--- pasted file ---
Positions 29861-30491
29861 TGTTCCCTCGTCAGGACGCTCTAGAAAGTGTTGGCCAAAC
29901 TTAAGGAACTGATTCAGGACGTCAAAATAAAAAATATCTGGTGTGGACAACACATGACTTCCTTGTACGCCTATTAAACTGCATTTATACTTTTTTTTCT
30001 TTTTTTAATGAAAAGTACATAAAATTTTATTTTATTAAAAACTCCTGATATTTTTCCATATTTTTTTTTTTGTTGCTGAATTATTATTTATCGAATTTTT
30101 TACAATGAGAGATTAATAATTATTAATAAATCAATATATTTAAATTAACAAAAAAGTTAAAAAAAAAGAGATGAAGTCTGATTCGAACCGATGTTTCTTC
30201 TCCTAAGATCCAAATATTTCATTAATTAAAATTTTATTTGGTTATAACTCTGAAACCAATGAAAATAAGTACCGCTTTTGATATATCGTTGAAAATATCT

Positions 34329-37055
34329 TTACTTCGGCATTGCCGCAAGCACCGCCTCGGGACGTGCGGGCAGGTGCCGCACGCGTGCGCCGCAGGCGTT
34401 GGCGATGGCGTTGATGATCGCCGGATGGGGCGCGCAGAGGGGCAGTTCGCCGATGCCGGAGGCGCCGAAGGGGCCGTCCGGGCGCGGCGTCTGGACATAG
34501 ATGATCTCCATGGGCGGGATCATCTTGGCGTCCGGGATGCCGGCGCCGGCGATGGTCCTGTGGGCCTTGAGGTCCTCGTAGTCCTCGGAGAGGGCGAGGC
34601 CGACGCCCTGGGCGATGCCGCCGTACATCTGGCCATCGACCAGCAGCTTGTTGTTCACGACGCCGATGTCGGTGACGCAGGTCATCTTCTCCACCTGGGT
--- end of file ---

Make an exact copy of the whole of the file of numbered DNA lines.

Positions 29861-30491
29861 TGTTCCCTCGTCAGGACGCTCTAGAAAGTGTTGGCCAAAC
29901 TTAAGGAACTGATTCAGGACGTCAAAATAAAAAATATCTGGTGTGGACAACACATGACTTCCTTGTACGCCTATTAAACTGCATTTATACTTTTTTTTCT
30001 TTTTTTAATGAAAAGTACATAAAATTTTATTTTATTAAAAACTCCTGATATTTTTCCATATTTTTTTTTTTGTTGCTGAATTATTATTTATCGAATTTTT
30101 TACAATGAGAGATTAATAATTATTAATAAATCAATATATTTAAATTAACAAAAAAGTTAAAAAAAAAGAGATGAAGTCTGATTCGAACCGATGTTTCTTC
30201 TCCTAAGATCCAAATATTTCATTAATTAAAATTTTATTTGGTTATAACTCTGAAACCAATGAAAATAAGTACCGCTTTTGATATATCGTTGAAAATATCT

Positions 34329-37055
34329 TTACTTCGGCATTGCCGCAAGCACCGCCTCGGGACGTGCGGGCAGGTGCCGCACGCGTGCGCCGCAGGCGTT
34401 GGCGATGGCGTTGATGATCGCCGGATGGGGCGCGCAGAGGGGCAGTTCGCCGATGCCGGAGGCGCCGAAGGGGCCGTCCGGGCGCGGCGTCTGGACATAG
34501 ATGATCTCCATGGGCGGGATCATCTTGGCGTCCGGGATGCCGGCGCCGGCGATGGTCCTGTGGGCCTTGAGGTCCTCGTAGTCCTCGGAGAGGGCGAGGC
34601 CGACGCCCTGGGCGATGCCGCCGTACATCTGGCCATCGACCAGCAGCTTGTTGTTCACGACGCCGATGTCGGTGACGCAGGTCATCTTCTCCACCTGGGT